Mitch Teich

Lake Effect Executive Producer / Co-host

Mitch joined WUWM in February 2006 as the Executive Producer of the locally produced weekday magazine program Lake Effect.

He brings over 25 years of broadcasting experience from radio stations across the country - in Iowa, Minnesota, New York, and Arizona. Prior to joining WUWM, Mitch served as News Director of KNAU - Arizona Public Radio, Executive Producer of the station's monthly news magazine program, and anchored and produced news programming.

He has won many awards including several regional awards from the Radio Television News Directors Association and national awards from PRNDI - Public Radio News Directors Inc.

He holds a bachelors degree in Political Science from Cornell College, Mount Vernon, Iowa. He lives in Wauwatosa with his wife Gretchen, daughter Sylvi and son Charlie. Mitch fills his copious spare time watching baseball and his skating children, writing and looking for his reading glasses.

Ways to Connect

DFM Collection / Centre numérique des manuscrits orientaux

The continued depletion of religious diversity in the Middle East could be contributing to the death of one of the oldest living languages, known as Syriac.

The language holds both religious and historical significance, but as political turmoil wreaks havoc in the region, Syriac and its native speakers face an uncertain future. A group of scholars meeting this week at Marquette University is working to preserve both the language and the cultural traditions that accompany it.

Communist Daughter / Facebook.com

"It's the new album until tomorrow." On the last day of their tour, husband and wife musical team Molly and Johnny Solomon of Communist Daughter share exhausted breaths of post-tour pants-less desires and insight into their next project. 

edseloh / Wikimedia

True Swiss-style cheese that is made in Wisconsin may seem unlikely. While the Dairy State has produced quality cheese for over a century, mastering Swiss-style cheese-making requires near-perfect conditions. Fresh off a trip to Schuman's Cheeses near northern Wisconsin’s Turtle Lake, Jeanette Hurt found that Wisconsin cheese makers are creating products similar to the highly sought-after Alpine cheeses of Switzerland.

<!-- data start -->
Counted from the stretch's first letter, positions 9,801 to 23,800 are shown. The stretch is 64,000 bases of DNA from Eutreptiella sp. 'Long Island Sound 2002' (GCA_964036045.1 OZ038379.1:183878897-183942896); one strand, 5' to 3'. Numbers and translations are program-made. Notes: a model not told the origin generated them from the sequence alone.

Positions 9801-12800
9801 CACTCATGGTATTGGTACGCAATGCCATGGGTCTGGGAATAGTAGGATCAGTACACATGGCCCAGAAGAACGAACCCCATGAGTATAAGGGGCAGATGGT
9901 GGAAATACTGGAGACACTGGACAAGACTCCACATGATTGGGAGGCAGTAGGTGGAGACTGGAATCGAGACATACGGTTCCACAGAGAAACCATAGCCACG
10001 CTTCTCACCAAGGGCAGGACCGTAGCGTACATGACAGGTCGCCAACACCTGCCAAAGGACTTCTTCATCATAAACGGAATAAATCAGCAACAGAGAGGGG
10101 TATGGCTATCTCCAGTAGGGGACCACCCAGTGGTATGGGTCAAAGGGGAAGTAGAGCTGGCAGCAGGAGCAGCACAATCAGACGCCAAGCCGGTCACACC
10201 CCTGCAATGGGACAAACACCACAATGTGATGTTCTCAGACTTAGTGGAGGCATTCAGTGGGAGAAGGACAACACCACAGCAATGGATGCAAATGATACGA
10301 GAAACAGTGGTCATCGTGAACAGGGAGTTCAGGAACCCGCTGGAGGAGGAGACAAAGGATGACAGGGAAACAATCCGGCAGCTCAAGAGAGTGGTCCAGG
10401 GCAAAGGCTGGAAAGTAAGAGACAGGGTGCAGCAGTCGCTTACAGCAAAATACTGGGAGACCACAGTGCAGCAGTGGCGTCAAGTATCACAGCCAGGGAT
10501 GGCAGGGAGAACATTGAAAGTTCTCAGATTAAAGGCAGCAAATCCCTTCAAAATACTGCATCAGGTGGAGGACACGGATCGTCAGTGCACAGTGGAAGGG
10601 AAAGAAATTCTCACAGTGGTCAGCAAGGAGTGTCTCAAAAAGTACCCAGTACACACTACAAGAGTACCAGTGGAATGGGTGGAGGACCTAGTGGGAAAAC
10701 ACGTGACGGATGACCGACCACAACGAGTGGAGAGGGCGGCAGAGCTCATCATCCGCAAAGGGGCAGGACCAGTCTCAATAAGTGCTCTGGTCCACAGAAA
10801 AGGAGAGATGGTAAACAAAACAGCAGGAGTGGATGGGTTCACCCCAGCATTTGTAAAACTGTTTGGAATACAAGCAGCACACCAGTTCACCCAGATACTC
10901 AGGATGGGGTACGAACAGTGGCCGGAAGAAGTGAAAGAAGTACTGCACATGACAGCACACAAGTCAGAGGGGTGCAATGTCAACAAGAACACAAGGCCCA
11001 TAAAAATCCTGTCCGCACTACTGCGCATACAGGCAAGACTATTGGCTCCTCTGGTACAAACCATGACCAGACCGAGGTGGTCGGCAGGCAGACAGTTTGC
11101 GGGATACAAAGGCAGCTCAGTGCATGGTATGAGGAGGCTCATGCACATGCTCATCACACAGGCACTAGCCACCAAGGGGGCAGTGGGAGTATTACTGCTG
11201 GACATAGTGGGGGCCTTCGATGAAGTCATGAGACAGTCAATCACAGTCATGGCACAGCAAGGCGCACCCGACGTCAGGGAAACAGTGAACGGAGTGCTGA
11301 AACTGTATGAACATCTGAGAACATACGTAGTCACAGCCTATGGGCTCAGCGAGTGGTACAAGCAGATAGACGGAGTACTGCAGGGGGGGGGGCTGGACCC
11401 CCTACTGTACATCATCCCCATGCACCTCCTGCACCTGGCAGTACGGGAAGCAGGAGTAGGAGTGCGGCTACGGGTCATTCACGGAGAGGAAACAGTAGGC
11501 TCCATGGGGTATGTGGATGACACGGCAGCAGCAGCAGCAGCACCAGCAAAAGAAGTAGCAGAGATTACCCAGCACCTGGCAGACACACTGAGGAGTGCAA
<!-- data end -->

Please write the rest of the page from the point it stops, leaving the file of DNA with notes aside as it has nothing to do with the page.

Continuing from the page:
Courtesy of Milwaukee Public Library

Tuesday night, an organization whose work is tied specifically toward civil discourse, honors the legacy of its namesake.  The Zeidler Legacy event highlights not just the power of facilitated dialogue, but Milwaukee's mayor who served from 1948 to 1960. Frank Zeidler was the last Socialist mayor of a major American city and spent much of his life after leaving office as a mediator of disputes. 

Michael Vadon / Wikimedia

Developments in Washington have been coming at a breakneck pace in recent weeks, from the firing of FBI director James Comey to the changing explanations for it, to allegations that President Trump shared classified intelligence with Russian diplomats, to the appointment of a Justice Department special counsel to continue the probe into Russian influence in US electoral politics.